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Biochemistry. 1994 Nov 15;33(45):13464-74.

A 19-nucleotide sequence upstream of the 5' major splice donor is part of the dimerization domain of human immunodeficiency virus 1 genomic RNA.

Author information

1
McGill AIDS Centre, Lady Davis Institute for Medical Research, Sir Mortimer B. Davis-Jewish General Hospital, Montreal, Quebec, Canada.

Abstract

The genome of all retroviruses, including human immunodeficiency virus type 1 (HIV-1), consists of two identical RNAs noncovalently linked near their 5' end. Dimerization of genomic RNA is thought to modulate several steps in the retroviral life cycle, such as recombination, translation, and encapsidation. We report the results of experiments designed to identify the 5' and 3' boundaries of the dimerization domain of the HIV-1 genome: (1) An HIV-1 RNA starting at nucleotide 252 or at other downstream positions (four tested) does not dimerize despite the inclusion of the whole of a previously proposed dimerization domain (nucleotides 295-401); (2) an RNA starting between nucleotides 242 and 249 (five positions tested) dimerizes to a variable extent depending on the starting position; (3) an RNA starting at nucleotide 233 or at other upstream positions (five tested) is fully or > 80% dimeric; (4) an RNA starting at nucleotide 1 but lacking the 233-251 or the 242-251 region is, respectively, fully monomeric or about 50% monomeric; (5) the 343-401 region contains two strings of G's (GGGGG367 and GGG384) that had been postulated to promote genome dimerization through the formation of guanine quartets. We have deleted the 379-401, 358-401, and 343-401 regions from otherwise dimeric RNAs without changing their ability to dimerize. We reach three conclusions: (1) a dimerization signal exists upstream of the major 5' splice donor (nucleotide 290); (2) the previously proposed downstream dimerization domain is insufficient to promote dimerization and has a 3' half that is not necessary to obtain fully dimeric RNAs; (3) the 5' boundary of the HIV-1 dimerization domain is located somewhere between nucleotides 233 and 242, and the 3' boundary is located no farther than at nucleotide 342, making it possible that the 5' and 3' boundaries of the HIV-1 dimerization domain are both located within the leader sequence. We speculate that the 248-270 or 233-285 region forms a hairpin that is the core dimerization domain of HIV-1 RNA.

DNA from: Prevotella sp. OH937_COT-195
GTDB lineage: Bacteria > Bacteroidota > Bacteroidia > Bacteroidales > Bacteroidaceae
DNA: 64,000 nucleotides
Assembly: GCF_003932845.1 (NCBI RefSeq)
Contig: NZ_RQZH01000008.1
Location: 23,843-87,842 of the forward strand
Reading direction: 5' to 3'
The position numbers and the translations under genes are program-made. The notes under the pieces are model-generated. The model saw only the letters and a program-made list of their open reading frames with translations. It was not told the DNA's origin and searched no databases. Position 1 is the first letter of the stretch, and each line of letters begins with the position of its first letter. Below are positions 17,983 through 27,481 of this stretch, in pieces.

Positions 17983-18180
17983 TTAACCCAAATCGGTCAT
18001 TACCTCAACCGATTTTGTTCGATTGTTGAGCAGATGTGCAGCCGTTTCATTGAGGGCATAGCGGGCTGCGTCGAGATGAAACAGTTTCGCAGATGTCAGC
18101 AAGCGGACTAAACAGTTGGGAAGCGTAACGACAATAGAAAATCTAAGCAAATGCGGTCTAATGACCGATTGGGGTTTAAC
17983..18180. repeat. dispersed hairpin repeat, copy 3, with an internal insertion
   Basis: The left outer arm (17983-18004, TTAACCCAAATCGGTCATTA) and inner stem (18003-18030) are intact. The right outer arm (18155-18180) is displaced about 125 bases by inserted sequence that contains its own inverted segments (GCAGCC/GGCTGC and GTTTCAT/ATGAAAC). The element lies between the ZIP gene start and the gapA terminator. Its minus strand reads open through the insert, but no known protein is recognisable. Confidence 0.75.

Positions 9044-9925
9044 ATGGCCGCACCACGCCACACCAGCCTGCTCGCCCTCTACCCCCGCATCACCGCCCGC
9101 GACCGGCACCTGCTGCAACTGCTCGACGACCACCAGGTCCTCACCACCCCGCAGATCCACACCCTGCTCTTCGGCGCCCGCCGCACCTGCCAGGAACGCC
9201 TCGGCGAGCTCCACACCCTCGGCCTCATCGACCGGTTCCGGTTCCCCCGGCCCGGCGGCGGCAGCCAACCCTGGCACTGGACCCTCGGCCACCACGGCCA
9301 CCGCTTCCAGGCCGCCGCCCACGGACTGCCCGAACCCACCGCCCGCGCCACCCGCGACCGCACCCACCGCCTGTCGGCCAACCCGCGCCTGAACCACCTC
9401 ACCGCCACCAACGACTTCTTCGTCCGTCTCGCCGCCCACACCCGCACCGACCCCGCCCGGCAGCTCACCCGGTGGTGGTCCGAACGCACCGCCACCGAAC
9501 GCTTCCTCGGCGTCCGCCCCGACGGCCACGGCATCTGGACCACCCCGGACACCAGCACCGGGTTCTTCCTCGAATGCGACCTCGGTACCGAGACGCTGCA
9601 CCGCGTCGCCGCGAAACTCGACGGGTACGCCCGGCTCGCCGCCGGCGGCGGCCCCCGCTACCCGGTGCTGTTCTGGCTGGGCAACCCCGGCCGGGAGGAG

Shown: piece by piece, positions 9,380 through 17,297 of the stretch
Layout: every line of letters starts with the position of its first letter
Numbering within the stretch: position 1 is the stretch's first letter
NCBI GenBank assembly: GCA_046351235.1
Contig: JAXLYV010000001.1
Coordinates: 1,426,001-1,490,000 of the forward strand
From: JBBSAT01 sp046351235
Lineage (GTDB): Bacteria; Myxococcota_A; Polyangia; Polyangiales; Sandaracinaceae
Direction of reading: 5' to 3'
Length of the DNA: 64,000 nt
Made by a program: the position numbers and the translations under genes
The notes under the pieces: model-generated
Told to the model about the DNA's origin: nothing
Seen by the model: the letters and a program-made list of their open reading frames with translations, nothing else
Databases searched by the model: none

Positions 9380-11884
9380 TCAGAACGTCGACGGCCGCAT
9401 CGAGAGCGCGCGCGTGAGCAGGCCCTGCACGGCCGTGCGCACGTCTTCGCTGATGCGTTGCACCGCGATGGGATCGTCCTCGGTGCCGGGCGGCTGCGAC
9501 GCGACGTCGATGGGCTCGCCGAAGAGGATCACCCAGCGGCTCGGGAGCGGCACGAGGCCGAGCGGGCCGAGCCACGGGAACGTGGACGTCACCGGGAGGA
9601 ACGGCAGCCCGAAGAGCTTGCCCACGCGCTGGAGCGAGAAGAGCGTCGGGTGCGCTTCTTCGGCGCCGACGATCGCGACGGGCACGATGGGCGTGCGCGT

PMID:
7947755
DOI:
10.1021/bi00249a035
[Indexed for MEDLINE]

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